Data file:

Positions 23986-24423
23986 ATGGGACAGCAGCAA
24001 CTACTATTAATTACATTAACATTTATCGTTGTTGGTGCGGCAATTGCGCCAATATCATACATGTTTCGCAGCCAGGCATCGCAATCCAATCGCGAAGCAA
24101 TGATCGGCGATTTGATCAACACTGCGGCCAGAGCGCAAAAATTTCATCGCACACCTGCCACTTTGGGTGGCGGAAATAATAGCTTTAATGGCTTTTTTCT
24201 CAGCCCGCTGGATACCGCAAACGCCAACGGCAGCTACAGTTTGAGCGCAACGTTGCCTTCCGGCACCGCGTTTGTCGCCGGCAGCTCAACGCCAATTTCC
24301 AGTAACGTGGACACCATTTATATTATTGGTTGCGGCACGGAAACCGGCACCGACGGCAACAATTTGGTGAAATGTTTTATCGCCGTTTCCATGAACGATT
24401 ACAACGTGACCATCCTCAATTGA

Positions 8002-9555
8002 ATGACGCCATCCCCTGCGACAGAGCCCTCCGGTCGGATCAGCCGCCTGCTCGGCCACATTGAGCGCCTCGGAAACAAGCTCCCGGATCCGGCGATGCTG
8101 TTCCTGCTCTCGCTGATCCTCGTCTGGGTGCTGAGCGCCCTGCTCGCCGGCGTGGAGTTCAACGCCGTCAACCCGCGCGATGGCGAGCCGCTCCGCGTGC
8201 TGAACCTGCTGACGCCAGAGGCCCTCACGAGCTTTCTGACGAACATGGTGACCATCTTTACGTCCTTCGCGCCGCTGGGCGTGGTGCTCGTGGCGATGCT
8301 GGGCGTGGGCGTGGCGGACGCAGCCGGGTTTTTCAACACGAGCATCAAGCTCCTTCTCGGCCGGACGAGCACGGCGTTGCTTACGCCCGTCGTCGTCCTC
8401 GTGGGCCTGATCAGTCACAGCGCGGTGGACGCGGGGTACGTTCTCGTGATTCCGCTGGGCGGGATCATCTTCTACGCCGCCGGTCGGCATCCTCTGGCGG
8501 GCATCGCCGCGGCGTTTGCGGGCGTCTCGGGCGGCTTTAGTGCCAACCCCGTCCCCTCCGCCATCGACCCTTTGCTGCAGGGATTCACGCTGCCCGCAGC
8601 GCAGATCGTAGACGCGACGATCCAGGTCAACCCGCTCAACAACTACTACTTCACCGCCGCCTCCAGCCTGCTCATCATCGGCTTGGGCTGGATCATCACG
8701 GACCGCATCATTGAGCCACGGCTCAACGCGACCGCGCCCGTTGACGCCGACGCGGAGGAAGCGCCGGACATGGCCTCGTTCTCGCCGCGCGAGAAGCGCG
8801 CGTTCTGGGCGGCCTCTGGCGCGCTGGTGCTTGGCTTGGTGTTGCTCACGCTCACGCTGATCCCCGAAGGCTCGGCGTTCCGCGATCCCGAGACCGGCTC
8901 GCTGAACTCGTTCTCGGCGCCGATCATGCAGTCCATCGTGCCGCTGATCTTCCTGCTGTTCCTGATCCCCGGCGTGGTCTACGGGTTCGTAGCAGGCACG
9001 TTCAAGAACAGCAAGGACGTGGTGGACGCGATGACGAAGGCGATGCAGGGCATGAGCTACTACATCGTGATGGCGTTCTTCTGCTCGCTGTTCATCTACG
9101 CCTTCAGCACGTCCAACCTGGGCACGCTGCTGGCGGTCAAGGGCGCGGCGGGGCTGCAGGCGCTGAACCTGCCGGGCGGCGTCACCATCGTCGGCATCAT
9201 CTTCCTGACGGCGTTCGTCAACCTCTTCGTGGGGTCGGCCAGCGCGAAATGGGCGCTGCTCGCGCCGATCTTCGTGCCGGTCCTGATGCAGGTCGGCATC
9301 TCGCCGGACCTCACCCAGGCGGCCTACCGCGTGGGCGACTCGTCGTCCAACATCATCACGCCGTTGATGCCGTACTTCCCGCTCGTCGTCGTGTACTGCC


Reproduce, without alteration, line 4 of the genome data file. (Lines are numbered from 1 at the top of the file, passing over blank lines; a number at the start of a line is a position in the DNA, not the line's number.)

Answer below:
24101 TGATCGGCGATTTGATCAACACTGCGGCCAGAGCGCAAAAATTTCATCGCACACCTGCCACTTTGGGTGGCGGAAATAATAGCTTTAATGGCTTTTTTCT